As founder of IT firm Mindtree, Ashok Soota proscribed the use of the term `on bench’, preferring to call it `investment time’. He carried this approach to the next company he set up, Happiest Minds, where employees who are not working on a project are either being reskilled, involved in internal projects or are functioning as shadow resources for an existing team.
“There will always be people between projects. It is incumbent on us to use the time to invest in the person and invest in our programmes,“ said Soota, executive chairman of Happiest Minds.
Mindtree, meanwhile, has brought in the concept of an `uberised workforce’, or an internal marketplace where employees can view open projects and apply to work on something outside their vertical.
As manpower costs rise and new project wins slow down, IT companies are increasingly finding it impractical to keep a large number ofpeople idle, or `on bench’.Traditionally used as a pool of employees from which workers could be assigned to new projects, IT companies are now tapping into this resource for internal projects and to generate new ideas.
While the `bench’ size varies from one company to another, the utilisation rate is mostly in the mid-70s, meaning there are at least a few thousand employees who are in-between projects at any given point in time.
Ram C Mohan, head of automation at Mindtree, said, “As the organisational silos grow, you lose visibility of people who may be suitable for a role. This is very effective as employees can pick and choose opportunities, based on what they want. While it is important to optimise costs, as maintaining an extended bench can be financially taxing, it also has a negative effect on people.“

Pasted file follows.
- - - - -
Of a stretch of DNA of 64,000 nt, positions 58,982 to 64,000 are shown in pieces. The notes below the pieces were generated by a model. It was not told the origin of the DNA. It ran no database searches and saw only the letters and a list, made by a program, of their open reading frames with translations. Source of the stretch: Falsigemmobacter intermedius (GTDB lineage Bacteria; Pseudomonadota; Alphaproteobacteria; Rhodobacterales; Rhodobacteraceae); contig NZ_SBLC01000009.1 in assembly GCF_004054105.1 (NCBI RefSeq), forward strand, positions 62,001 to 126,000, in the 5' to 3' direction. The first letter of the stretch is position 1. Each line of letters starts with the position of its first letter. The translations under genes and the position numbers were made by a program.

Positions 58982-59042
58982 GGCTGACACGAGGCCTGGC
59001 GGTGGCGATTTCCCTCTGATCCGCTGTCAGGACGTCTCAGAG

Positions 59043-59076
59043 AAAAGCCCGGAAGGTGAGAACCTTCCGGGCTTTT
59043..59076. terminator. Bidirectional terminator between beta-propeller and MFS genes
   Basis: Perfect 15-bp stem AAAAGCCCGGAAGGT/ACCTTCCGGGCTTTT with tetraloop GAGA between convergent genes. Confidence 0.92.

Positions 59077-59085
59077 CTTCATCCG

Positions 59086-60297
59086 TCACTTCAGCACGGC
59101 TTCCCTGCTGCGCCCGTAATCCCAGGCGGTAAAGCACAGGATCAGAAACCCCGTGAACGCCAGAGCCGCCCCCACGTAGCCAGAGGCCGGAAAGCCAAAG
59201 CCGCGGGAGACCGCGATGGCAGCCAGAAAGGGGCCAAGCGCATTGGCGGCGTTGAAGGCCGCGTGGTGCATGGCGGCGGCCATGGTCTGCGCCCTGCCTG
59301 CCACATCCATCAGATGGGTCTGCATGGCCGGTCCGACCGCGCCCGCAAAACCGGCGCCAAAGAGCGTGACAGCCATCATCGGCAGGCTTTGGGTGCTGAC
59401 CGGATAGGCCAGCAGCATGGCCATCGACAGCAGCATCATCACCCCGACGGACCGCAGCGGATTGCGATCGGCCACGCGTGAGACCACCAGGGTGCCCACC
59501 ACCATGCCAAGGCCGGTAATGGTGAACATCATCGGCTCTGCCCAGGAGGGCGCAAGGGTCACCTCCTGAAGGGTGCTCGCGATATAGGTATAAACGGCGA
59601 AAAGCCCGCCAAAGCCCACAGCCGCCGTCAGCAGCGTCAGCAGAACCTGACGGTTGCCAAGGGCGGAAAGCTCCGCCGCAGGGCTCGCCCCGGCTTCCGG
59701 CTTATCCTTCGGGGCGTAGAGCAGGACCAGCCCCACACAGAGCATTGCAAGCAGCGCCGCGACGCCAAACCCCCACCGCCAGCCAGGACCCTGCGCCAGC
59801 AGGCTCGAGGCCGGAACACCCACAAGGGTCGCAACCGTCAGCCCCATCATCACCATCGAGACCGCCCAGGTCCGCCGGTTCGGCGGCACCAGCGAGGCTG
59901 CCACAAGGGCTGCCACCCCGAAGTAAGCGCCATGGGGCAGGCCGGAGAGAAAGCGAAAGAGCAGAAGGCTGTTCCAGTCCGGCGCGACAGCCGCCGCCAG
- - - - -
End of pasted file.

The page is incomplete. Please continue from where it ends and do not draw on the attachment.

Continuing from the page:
Software services giant Infosys has a `zero bench’ project that allows people in-between projects to work on other assignments, depending on the requirement. Its CEO Vishal Sikka recently likened the Infosys bench to Amazon Web Services and Uber. The company’s HR head, Richard Lobo, said, “Zero bench is a next generation people initiative that aims to maximise the potential of our talent who are in-between projects, i.e. `on bench’. We want to ensure that every employee is actively contri buting towards organisation goals by opening up opportunities for short-duration work assignments. We do this through an open, disintermediated, internal marketplace called “Accelerate“.
This is a gamified platform for people to post modular work based on their project requirements and for anyone on bench in Infosys to signup for the same.“ Over the last two years, over 40,000 work packets were created, and Sikka said 2,000 ideas had already been implemented by the firm.
Similarly, Persistent Systems has done away with the concept of the `bench’ and employees who are not engaged on client projects mandatorily have to undergo training in new tech.
“In 2015, we did away with the concept of the bench -some of our employees are on projects paid for by customers and so aren’t.These people work on short term proof of concepts to solve customer problems or create new things,“ said Mrityunjay Singh, the company’s president. Persistent Systems routinely holds hackathons for this pool of employees toenable them to experiment with new ideas.